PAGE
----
Interim Jobs that Can Launch Your Career

It’s no secret that the sluggish economy and high unemployment rate has everyone scrambling for jobs. And unfortunately, the biggest demographic hit are the 18- to 25-year-olds, which means finding a job right out of college is going to take some time. But since landlords still expect the rent on time and people still have to eat (at least occasionally) young college graduates will probably have to get interim jobs before they officially launch their careers.

Okay, fine. So we all agree as college-educated folks we’re going to have to be underemployed for a while. However, that doesn’t mean you have to take an interim job that isn’t interesting or, more importantly, doesn’t advance your career. True, working as a barista is a quick fix, but will it help you find a career-oriented job? And yes, you can always work as an intern, however, internships in this economy are typically unpaid, which isn’t an option for most people.

So the key to getting an interim job is to find one that is intellectually stimulating, allows you to meet people who can help further your career, and at the same time looks respectable on a resume (even if the pay is low). Sound impossible? Not really. Here are five positions that hit the mark as worthwhile interim jobs.

Museum Tour Guide

The people who work at and go to museums are typically those of a more intellectual crowd. Therefore, most museum jobs (info desk, assistant, gift shop clerk) put you among interesting people even though these jobs don’t typically pay well. However, being a museum tour guide allows you to interact with the high caliber of people who find it rewarding to visit museums. Think about it: basically you’re paid to network all day. And at the very least you can practice your elevator pitch.

Receptionist at a Veterinarian’s Office

People love to talk about their pets, and if you’re their vet’s receptionist then they have to talk to you first when they come it. Most vet visits are usually for benign things like check-ups, routine shots, teeth-cleanings, etc. So to strike up a conversation in the waiting room with someone who’s waiting for the doctor is not uncommon or out-of-line. And if you happen to mention that you just graduated from Penn State with a degree in International Business who knows where the conversation might lead? However, you do want to be sensitive to someone coming in for more serious issues. It’s bad form to talk about your situation when a pet owner is facing potentially heartbreaking news.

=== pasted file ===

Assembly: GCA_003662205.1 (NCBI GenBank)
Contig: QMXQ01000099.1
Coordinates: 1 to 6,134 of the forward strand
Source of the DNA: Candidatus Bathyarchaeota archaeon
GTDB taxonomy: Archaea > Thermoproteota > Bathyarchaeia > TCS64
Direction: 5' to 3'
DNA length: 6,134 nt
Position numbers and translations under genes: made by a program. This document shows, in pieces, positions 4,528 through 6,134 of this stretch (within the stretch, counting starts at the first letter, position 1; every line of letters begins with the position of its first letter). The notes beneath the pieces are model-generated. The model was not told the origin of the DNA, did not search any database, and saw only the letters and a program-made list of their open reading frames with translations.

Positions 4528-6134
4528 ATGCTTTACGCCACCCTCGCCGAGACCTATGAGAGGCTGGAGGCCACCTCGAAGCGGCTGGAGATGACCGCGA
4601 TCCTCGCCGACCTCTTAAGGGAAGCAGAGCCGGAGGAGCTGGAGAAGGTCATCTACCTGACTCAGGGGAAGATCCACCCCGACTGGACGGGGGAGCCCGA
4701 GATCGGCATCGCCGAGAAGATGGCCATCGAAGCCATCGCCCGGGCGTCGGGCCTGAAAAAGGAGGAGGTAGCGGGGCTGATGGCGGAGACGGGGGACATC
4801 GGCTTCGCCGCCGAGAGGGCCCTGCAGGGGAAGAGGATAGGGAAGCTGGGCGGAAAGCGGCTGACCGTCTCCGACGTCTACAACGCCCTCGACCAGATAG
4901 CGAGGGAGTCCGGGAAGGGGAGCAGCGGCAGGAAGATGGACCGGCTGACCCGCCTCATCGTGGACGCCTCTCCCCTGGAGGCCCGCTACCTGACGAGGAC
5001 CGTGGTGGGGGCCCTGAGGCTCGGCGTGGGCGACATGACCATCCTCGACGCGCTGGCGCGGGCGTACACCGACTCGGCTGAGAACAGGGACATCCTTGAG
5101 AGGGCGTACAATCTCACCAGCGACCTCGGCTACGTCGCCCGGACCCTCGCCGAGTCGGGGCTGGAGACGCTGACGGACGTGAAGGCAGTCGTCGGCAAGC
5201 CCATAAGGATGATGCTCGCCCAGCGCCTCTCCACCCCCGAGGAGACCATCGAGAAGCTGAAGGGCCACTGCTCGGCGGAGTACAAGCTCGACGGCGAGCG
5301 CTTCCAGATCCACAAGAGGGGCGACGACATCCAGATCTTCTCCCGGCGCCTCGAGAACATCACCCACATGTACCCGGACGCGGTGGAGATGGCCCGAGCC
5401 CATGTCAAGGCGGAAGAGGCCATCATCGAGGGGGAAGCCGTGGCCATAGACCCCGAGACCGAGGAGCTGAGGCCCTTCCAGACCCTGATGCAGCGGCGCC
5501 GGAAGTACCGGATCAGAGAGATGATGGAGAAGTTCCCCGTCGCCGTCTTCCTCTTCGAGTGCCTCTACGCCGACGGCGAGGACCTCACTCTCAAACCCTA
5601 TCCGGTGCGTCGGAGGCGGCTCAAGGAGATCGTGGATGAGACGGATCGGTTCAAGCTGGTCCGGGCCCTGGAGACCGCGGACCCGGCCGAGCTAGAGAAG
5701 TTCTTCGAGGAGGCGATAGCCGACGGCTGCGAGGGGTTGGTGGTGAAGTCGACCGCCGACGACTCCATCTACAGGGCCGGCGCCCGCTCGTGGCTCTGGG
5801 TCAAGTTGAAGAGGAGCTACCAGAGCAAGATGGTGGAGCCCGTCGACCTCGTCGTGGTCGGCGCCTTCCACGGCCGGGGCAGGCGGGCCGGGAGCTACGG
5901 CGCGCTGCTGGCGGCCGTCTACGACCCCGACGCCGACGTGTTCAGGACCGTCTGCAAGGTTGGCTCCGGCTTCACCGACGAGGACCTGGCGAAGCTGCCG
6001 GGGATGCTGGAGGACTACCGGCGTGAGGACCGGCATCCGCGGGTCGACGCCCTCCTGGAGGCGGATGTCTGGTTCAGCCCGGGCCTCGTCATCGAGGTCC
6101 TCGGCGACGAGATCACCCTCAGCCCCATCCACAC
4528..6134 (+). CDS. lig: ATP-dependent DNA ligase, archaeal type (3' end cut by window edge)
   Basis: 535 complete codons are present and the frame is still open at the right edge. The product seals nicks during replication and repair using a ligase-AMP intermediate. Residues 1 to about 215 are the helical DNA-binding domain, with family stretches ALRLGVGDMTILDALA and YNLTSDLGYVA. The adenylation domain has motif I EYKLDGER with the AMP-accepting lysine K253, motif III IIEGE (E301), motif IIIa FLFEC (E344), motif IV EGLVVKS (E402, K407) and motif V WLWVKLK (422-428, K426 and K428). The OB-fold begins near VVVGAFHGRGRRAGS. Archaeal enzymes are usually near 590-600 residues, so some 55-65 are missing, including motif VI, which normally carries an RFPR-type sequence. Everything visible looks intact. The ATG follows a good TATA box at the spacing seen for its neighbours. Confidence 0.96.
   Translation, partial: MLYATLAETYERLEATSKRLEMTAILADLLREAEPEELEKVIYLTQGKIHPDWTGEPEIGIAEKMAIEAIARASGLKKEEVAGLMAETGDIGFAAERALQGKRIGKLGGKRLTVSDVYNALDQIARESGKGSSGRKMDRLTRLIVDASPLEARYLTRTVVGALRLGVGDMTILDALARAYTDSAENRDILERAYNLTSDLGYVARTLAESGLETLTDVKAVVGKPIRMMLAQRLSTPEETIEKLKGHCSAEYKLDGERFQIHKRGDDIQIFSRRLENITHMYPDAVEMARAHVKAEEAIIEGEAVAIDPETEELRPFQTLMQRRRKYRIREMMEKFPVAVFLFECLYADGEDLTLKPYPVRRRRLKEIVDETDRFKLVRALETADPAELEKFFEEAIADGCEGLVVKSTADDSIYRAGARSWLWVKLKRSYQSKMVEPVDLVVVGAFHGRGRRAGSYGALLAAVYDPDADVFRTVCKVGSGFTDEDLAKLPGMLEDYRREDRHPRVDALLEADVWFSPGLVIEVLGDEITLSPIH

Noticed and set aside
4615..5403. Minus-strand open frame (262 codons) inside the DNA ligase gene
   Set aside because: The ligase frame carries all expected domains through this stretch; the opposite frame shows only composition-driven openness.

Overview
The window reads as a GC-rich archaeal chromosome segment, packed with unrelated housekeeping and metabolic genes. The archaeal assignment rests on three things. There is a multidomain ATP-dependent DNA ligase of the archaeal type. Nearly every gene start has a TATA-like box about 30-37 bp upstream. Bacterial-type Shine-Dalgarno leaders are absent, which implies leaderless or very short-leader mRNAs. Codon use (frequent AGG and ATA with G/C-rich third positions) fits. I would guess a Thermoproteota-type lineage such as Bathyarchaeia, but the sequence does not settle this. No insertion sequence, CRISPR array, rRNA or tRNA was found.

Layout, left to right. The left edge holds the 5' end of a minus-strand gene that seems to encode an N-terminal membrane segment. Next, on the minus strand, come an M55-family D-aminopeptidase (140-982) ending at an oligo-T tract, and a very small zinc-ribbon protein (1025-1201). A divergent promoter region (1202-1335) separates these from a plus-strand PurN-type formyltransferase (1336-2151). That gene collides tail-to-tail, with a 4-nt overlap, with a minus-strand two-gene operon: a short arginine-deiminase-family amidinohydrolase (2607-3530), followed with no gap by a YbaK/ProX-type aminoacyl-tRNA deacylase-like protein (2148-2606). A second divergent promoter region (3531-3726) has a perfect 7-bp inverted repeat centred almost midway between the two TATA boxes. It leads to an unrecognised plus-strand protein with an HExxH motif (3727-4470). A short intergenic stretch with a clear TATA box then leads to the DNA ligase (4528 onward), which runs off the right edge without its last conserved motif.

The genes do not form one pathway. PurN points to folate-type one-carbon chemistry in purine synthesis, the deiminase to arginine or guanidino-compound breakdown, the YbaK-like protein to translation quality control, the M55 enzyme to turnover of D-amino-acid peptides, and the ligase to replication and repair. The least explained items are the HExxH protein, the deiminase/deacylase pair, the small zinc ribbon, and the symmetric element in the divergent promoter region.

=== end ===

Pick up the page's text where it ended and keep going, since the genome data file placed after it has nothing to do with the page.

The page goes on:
Social Media Consultant

You would not believe how many people today still don’t know how to navigate Facebook, Twitter, StumbleUpon, LinkedIn, and a host of other social media outlets. Yet, they own businesses that need someone to maintain their social media presence. That’s where you come in. Starting your own little side business of blogging, posting, and tweeting for clients could be mildly lucrative AND it gives you great insight into the businesses your post for. However, this is a case where you need to be proactive. If you know of a business that has a Facebook fan page and a Twitter account, but you notice they hardly ever post or tweet, approach them with an offer to take over these duties on a contract basis. You’ll be surprised how receptive they are to your offer.

Assistant to an Events Planner

Any event from a wedding to an annual stockholder meeting to a company holiday party is a cornucopia of logistics. The details are horrendous and thus event planners can always us some extra help. Again, this job opportunity allows you to interact with people (in terms of clients) that you may never otherwise have access to. Plus, it spotlights exactly how responsible and thorough you can be in hectic situations. And you’ll undoubtedly get free meals, which is a huge benefit since at this point a can of pork and beans probably seems expensive.

Research Assistant

Usually reserved for graduate students, when you get right down to it, why should they have all the fun? If you know of someone doing research, offer to be their research assistant (for a fee, of course). Don’t know anyone like that? How about authors (you can even offer to transcribe pages from dictation), law offices (you don’t have to have a law degree), university professors and medical doctors (funded by research grants), and contractors (putting together bids). If you put your mind to it, there are more people out there doing research than you think!

The moral of the story is this: If you have to work below your earning potential anyway, why not pick something that can actually help launch your career? And it doesn’t hurt if it’s fun and interesting. No one says paying your dues as to hurt all the way around.

Do you know of an interim job that can lead to bigger and better career options? If so, let us know in a comment. We’d love to hear about it.

This entry was posted in Careers and tagged , , . Bookmark the permalink. Post a comment or leave a trackback: Trackback URL.
  • Free Resume Builder

Post a Comment

Your email is never published nor shared. Required fields are marked *


You may use these HTML tags and attributes <a href="" title=""> <abbr title=""> <acronym title=""> <b> <blockquote cite=""> <cite> <code> <del datetime=""> <em> <i> <q cite=""> <strike> <strong>

To prove you're a person (not a spam script), type the security word shown in the picture. Click on the picture to hear an audio file of the word.
Anti-spam image